Many of us would rather be in the company of our four-legged friends than with our two-legged counterparts, but now there’s science to confirm it. According to a study in a nursing home, residents felt less lonely after spending time with pooches than being with humans. And evidence shows that children often favour a connection with their animals too. A pet can’t argue back, so with less conflict, they felt they had a stronger relationship with their pet than with their sibling. The authors said: “The fact that pets cannot understand or talk back may even be a benefit as it means they are completely non-judgmental.”
On top of this, a hospital in the U.S scanned mothers’ brains who owned a dog. They found that their brains were activated in similar ways when viewing their own child and their own dog. There is also evidence to show the relation with our dog is extraordinarily like the parent-child bond. Studies show the way dogs behave with their owners is like children’s behaviour.
Animals are just as good as Antidepressants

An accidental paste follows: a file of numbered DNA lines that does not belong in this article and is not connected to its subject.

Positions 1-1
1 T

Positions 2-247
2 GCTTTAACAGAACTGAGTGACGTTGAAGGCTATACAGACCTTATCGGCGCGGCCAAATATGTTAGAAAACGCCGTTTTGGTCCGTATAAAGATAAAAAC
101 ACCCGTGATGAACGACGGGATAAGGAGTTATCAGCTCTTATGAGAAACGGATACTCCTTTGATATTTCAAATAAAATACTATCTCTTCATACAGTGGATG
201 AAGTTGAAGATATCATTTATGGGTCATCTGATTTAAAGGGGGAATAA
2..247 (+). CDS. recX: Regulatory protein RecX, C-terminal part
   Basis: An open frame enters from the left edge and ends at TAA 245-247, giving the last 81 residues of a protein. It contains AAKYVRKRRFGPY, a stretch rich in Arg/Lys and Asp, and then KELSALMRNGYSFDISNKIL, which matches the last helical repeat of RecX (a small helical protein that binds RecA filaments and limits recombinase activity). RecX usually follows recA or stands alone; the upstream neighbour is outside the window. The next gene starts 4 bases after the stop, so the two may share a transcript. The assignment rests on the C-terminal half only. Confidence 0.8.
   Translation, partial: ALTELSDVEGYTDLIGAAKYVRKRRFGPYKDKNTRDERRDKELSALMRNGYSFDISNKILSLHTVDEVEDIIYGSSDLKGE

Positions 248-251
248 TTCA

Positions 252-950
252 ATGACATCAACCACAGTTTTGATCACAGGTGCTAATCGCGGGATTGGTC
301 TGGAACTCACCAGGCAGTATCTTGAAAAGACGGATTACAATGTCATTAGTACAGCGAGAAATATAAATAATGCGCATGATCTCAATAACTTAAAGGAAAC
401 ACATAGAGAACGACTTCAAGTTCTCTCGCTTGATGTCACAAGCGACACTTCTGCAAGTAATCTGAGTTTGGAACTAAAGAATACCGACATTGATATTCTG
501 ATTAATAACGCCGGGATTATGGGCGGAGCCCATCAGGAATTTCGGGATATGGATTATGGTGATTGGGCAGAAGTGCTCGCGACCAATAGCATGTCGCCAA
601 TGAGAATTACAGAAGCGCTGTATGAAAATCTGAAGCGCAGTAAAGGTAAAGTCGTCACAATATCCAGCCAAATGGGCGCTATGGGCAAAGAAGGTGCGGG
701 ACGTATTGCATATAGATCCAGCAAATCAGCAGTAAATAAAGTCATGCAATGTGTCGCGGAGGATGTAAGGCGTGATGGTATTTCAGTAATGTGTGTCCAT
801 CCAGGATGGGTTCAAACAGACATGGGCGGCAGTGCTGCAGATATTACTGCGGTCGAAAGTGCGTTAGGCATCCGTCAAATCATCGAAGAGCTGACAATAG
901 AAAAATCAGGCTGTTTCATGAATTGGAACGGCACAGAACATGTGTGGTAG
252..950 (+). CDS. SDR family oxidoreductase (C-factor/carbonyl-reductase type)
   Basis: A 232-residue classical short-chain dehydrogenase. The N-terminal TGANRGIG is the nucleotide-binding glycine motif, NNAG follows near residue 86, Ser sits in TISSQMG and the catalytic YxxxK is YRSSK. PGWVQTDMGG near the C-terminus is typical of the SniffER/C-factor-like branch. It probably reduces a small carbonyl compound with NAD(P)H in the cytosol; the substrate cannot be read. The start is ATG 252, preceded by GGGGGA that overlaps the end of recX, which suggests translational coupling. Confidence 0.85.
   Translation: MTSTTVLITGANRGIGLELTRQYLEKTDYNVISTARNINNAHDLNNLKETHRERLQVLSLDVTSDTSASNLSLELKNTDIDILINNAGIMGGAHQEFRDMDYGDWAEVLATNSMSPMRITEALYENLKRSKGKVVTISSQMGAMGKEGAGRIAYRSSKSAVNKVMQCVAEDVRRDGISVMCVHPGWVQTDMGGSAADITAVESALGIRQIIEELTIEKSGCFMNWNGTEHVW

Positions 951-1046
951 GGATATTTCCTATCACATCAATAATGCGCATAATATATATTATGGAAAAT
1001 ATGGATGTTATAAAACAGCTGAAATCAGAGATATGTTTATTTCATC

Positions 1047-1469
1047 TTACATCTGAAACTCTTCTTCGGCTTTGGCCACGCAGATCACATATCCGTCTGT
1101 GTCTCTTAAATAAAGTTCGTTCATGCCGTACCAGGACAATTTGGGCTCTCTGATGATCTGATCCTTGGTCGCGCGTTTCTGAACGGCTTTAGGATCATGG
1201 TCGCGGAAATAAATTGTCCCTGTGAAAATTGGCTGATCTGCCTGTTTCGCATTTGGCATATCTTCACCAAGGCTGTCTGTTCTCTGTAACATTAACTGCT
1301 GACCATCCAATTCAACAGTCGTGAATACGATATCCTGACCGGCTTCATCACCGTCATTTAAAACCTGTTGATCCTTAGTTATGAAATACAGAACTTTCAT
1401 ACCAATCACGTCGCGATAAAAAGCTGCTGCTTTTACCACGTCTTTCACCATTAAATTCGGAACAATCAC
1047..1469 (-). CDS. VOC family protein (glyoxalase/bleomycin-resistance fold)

Most pets need exercise, especially dogs. Walking your dog can be a great way to get in more exercise and it’s been proven extremely beneficial to our mental wellbeing. Studies have shown that the effects of exercise as depression treatment is comparable to antidepressants and cognitive therapy.
Even just viewing an animal can be beneficial for the brain. Research at an Alzheimer’s disease facility found that patients ate more and were less prone to pacing when they ate in front of aquariums.
Combating PTSD: “Without My Dog I’d Be Dead”
People suffering from Post-Traumatic Stress Disorder have reported that their pet tried to cheer them up when undergoing an episode and felt more protected around their animal. A pet owner with PTSD said: “They don’t have input, ‘this is what you should do, or maybe you should try this’ or all the other commentary I get from people, who are trying to be helpful in their own right…their dying devotion and love, it’s true friendship.” It’s not just protection these animals provide. The introduction of therapy dogs, was also found to decrease the need for pain medication, according to The Department of Defence in Bethesda, Maryland.